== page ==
Cases by Area of Law

Miller v Miller

[2018] EWHC 1926 (Ch)

Barrister: Christopher Jones
Area of Law: Wills, Trusts and Probate
Summary: Christopher advised and represented the successful Claimants in their application for orders in the construction and rectification of a lifetime settlement.  Conflicting provisions within the trust instrument provided that where a gift of the fund failed it should revert to the settlors, but another provision excluded the settlors from benefitting under the settlement.  The Court adopted the test in Marley v Rawlings 2014 UKSC 2, and confirmed that the test for the proper construction of trusts is the same test as is applied to wills.


G v Z (2018)

Barrister: Robert Mills
Date: 11th June 2018
Area of Law: Clinical negligence
Summary: Robert represented the Claimant at the Royal Courts of Justice in London. The Claimant was awarded the highest general damages award ever reported in a dental negligence case in the sum of £65,000.00. The total damages award was in excess of £160,000.00 which was also the highest ever reported in a dental claim. This was a claim for extensive restorative treatment arising out of a wide range of negligently performed dental treatment.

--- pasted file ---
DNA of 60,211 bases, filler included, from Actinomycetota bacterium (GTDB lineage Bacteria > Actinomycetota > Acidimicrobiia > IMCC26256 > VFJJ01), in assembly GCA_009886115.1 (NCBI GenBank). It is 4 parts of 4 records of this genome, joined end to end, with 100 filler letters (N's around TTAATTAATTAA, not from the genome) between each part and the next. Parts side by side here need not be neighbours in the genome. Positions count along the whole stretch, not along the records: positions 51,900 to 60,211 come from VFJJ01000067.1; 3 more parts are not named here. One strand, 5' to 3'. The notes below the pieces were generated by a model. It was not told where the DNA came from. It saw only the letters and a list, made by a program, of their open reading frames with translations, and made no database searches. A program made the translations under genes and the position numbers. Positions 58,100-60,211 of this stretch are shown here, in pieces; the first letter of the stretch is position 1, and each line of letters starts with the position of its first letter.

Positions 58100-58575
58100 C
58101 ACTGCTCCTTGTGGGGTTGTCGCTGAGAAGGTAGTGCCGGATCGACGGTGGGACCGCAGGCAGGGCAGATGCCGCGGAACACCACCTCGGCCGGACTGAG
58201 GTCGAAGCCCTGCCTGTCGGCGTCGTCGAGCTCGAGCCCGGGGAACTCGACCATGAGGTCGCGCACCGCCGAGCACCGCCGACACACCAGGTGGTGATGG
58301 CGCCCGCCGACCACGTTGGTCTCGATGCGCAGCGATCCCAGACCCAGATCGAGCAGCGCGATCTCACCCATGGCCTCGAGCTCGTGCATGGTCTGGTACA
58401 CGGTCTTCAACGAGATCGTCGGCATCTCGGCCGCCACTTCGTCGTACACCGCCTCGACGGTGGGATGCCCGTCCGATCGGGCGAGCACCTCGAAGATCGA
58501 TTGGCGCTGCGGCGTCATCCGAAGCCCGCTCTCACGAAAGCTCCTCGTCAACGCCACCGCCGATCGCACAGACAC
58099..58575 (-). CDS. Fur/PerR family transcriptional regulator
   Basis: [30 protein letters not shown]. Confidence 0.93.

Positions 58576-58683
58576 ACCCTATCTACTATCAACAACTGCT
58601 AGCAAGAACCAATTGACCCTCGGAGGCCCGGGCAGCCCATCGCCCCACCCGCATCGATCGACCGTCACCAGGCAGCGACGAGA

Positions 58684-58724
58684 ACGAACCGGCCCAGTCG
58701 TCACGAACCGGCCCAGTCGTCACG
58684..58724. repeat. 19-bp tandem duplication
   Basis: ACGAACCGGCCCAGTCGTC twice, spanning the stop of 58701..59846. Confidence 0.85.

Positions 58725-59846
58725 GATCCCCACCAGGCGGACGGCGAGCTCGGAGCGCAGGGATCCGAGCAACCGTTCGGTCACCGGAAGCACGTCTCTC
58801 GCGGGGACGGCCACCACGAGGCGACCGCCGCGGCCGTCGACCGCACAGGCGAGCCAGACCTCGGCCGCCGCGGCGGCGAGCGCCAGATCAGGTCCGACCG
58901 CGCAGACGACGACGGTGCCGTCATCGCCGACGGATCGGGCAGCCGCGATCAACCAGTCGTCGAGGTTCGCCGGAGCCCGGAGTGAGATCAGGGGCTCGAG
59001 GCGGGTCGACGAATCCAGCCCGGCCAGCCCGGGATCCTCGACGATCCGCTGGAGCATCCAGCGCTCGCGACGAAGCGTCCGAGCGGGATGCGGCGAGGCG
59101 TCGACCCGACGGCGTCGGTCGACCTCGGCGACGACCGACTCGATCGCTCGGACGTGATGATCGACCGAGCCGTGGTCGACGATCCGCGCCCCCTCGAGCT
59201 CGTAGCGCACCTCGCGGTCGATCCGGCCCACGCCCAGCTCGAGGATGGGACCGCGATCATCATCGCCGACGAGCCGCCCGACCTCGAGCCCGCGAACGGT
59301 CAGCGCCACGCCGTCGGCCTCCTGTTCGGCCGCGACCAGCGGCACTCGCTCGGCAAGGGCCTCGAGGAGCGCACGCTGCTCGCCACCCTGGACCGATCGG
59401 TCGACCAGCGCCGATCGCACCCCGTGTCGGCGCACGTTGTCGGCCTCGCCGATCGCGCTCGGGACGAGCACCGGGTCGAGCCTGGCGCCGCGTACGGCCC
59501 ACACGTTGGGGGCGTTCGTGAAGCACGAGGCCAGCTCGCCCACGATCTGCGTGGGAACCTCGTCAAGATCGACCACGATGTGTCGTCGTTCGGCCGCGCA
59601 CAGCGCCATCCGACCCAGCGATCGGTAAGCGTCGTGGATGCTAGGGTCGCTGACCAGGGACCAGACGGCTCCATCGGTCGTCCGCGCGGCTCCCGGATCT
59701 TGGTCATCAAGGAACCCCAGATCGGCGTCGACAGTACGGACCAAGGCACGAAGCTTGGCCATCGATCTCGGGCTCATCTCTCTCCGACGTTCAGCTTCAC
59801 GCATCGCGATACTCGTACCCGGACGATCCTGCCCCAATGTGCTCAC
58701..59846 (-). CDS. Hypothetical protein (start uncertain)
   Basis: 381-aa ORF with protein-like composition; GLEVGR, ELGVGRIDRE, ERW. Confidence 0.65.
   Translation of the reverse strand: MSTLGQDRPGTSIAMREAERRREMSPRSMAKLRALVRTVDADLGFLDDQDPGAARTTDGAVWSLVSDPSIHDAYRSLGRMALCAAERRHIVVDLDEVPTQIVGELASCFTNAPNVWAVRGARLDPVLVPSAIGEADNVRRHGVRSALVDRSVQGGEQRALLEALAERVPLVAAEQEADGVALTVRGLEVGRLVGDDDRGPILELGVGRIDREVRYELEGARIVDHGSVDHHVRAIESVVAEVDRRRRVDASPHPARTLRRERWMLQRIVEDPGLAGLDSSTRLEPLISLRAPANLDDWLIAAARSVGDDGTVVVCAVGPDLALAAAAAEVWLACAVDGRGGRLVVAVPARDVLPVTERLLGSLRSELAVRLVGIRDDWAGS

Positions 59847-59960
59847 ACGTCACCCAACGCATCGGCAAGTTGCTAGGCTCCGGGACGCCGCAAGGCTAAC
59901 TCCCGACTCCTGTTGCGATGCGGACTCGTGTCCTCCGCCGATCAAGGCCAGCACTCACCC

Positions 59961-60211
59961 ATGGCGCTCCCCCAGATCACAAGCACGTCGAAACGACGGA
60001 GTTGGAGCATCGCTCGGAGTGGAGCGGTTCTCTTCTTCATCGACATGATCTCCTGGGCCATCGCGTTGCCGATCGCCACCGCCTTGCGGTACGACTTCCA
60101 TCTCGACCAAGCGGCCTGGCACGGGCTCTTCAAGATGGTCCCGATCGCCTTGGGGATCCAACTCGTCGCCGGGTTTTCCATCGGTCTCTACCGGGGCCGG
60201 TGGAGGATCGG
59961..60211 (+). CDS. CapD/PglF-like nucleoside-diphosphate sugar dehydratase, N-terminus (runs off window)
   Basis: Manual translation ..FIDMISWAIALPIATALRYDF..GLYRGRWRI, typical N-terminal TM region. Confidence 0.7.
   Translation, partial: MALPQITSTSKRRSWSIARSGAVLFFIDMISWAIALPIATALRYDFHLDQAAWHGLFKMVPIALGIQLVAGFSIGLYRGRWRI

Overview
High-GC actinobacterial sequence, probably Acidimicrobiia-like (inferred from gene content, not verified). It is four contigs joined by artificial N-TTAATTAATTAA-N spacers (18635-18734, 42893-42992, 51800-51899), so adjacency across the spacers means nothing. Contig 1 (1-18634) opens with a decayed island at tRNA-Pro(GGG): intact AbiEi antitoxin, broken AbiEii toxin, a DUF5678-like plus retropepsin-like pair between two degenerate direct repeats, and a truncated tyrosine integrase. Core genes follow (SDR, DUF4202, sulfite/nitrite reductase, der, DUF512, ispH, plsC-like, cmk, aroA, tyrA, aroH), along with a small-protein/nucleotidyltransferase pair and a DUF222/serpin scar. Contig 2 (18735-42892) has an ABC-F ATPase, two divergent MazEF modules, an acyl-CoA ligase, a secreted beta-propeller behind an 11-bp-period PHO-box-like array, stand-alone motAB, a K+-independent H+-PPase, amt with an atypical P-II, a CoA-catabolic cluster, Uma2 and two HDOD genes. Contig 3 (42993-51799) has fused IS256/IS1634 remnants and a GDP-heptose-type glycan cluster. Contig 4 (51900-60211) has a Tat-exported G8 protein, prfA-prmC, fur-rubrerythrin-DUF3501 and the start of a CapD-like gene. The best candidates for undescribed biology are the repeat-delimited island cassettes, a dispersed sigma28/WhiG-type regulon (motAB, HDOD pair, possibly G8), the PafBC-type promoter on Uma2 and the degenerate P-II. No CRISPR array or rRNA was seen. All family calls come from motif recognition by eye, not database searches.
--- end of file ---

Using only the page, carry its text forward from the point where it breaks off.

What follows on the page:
There were four elements to general damages:

  1. The loss of nine otherwise healthy teeth.
  2. 37 unnecessary items of dental treatment including crowns and root canal fillings.
  3. Occlusal problems such that the Claimant had only three contact points in her mouth and was unable to eat hard foods.
  4. Psychological injury in the form of post-traumatic stress disorder and specific phobia anxiety relating to dental treatment.

Gee v Gee [2018] EWHC 1393 Ch

Barrister: Leslie Blohm QC
Area of Law: Wills, Trusts & Tax 
Summary: Leslie has recently been instructed in the latest farming case to consider a claim by a farmer’s child to the family farm. The Claimant, now sixty years old, sought to succeed to the farm he was promised over decades. His father had recently given his interest in the family farm and the family farming company to his other son, a property developer. The case was complicated by the total denial by both father and other son of any promises being made to the Claimant; the nature of the promises that were claimed (relating to the ‘lion’s share’ of the farm), and the fact that the mother had already given her share of the farm and company to the Claimant son to try to remedy what she saw as unjust behaviour. Mr Justice Birss heard evidence over five days and awarded the Claimant son his expectation interest, but with the detailed order to await a subsequent hearing.

Download judgment: Gee v Gee [2018] EWHC 1393 Ch

Churston Golf Club v Haddock [2018] EWHC 347

Barrister: John Sharples
Area of Law: Property and Real Estate
Summary: John acted for the successful respondent in an appeal which established, for the first time, that it was legally possible to create a fencing easement by express grant. The court also held that the obligation in issue, although framed as a covenant, took effect as a grant.

View bailii link: Churston Golf Club v Haddock [2018] EWHC 347

Food Convertors & Rothschild v Newell [2018] EWHC 926 (Ch)